Italy on Tuesday reported 602 deaths from the CCP virus in the past 24 hours as the country started to allow some businesses and shops to reopen after the government announced a nationwide lockdown more than a month ago.
The total death toll since the outbreak began in the country has risen to 21,067, according to Italy’s Civil Protection Agency. Officials said that 566 people died the day before.
Meanwhile, the agency reported that new infections have slowed to 2,972 from 3,153, which is the lowest daily tally in a month, according to Reuters.
The number of officially confirmed cases increased to 162,488, which is the second-highest in Europe after Spain. Around 3,186 people are in intensive care on Tuesday, compared with 3,260 a day before that. In all, 37,130 were deemed recovered after 35,435 were reported to have recovered a day earlier.
It comes as Prime Minister Giuseppe Conte signed a decree allowing book shops, dry cleaners, laundromats, stationery shops, and clothing stores for children and babies to open again, The Local reported. Some forestry, landscape care, and maintenance and hydraulic works can resume production, as can computer manufacturers and sellers of paper products.
Italian regions can impose stricter restrictions on what shops can open. According to The Local, the Piedmont region will not allow any new shops to reopen, while the region of Sardinia will allow businesses to reopen on April 26, and Lazio will only allow bookstores to open on April 20.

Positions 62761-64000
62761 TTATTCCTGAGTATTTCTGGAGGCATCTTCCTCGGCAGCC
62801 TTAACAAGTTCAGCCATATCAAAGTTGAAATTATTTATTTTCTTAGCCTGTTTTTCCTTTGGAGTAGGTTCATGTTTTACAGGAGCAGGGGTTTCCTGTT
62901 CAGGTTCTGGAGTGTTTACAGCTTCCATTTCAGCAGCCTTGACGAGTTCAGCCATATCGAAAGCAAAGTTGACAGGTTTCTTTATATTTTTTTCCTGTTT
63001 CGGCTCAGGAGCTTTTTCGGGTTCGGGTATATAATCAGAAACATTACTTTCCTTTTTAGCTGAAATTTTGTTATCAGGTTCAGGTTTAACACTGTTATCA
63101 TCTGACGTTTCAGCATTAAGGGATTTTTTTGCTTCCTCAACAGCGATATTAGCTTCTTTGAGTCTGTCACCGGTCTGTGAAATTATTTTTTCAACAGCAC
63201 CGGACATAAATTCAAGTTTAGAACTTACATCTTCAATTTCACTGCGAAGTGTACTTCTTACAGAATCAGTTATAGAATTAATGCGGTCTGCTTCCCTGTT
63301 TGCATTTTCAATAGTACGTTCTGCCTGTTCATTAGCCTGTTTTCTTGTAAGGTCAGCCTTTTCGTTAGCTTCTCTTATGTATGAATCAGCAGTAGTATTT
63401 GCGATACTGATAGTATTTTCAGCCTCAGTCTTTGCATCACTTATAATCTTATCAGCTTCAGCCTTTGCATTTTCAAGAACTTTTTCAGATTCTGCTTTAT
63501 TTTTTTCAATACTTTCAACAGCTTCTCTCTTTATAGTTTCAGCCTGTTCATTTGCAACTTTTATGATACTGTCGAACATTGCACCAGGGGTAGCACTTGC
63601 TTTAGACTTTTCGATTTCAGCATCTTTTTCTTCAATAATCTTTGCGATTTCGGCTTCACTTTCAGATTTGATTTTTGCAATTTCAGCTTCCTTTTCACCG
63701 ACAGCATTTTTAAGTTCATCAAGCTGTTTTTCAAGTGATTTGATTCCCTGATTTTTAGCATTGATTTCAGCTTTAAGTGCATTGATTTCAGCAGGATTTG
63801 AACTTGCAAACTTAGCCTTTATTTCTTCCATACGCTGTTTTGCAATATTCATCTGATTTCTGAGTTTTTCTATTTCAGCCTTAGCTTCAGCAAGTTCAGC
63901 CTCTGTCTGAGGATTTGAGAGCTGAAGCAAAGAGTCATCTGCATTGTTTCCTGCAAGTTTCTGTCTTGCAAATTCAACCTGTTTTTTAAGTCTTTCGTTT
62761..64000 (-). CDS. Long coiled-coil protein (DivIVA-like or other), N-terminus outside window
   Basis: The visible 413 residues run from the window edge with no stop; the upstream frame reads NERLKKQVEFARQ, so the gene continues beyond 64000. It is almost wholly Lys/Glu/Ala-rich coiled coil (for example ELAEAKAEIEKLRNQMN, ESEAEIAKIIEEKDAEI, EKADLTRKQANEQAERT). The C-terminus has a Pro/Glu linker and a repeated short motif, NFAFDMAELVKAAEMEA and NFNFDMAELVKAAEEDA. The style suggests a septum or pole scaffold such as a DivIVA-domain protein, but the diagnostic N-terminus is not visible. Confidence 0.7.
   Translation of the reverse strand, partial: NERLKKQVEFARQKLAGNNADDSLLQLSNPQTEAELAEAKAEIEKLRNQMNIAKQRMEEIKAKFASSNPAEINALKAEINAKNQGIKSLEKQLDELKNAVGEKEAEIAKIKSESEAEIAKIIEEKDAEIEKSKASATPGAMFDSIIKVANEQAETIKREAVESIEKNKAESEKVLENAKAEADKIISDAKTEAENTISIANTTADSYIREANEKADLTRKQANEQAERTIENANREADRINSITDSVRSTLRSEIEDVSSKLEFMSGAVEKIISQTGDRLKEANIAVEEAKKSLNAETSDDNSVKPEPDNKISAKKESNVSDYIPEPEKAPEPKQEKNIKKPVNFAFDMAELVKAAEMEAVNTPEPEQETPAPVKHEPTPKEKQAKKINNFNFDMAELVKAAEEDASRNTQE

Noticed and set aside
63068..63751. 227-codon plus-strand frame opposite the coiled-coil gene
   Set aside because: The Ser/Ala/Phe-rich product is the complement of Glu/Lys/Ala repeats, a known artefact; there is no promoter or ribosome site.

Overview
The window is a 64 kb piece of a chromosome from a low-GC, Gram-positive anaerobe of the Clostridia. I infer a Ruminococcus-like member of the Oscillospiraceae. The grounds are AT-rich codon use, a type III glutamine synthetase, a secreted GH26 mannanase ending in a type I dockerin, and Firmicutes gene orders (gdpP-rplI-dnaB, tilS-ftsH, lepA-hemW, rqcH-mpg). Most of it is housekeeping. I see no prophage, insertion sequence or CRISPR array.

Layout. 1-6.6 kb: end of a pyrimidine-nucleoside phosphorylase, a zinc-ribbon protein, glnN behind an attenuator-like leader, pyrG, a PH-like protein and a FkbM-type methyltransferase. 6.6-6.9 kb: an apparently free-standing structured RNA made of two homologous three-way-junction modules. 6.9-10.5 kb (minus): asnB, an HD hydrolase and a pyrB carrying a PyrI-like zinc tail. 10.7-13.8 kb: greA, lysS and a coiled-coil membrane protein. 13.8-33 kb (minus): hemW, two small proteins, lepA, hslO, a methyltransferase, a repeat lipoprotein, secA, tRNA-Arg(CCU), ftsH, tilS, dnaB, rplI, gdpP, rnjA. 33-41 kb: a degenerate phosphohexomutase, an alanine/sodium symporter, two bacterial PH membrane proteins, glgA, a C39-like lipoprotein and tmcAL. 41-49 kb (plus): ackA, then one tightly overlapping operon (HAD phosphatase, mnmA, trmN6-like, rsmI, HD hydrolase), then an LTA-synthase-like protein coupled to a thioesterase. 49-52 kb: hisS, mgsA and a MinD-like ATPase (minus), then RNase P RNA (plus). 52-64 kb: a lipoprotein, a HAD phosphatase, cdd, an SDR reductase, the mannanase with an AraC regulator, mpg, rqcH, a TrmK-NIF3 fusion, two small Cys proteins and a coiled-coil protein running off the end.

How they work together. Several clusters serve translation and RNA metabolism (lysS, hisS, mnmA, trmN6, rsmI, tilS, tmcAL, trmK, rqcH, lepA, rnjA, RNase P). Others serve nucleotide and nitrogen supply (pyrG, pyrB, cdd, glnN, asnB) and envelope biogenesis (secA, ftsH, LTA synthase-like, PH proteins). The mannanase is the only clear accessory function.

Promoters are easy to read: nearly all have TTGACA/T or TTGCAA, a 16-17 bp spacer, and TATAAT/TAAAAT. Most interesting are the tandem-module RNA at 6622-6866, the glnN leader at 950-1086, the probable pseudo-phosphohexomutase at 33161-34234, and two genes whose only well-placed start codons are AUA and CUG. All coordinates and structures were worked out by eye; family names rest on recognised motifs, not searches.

An earlier order stipulated that only supermarkets, pharmacies, and other shops are the only places that can remain open during the Chinese Communist Party (CCP) virus pandemic.
“We need to pick sectors that can restart their activity. If scientists confirm it, we might begin to relax some measures already by the end of this month [April],” Conte told the BBC earlier this month.
In Italy, 109 doctors have died on the frontlines of the outbreak, according to an Italian doctors’ association.
“Unfortunately, the sad list of doctors who have fallen during the COVID-19 epidemic is growing,” FNOMCeO’s board wrote in a note accompanying the tally, to which six new names were added on April 9.
Tom Ozimek contributed to this report.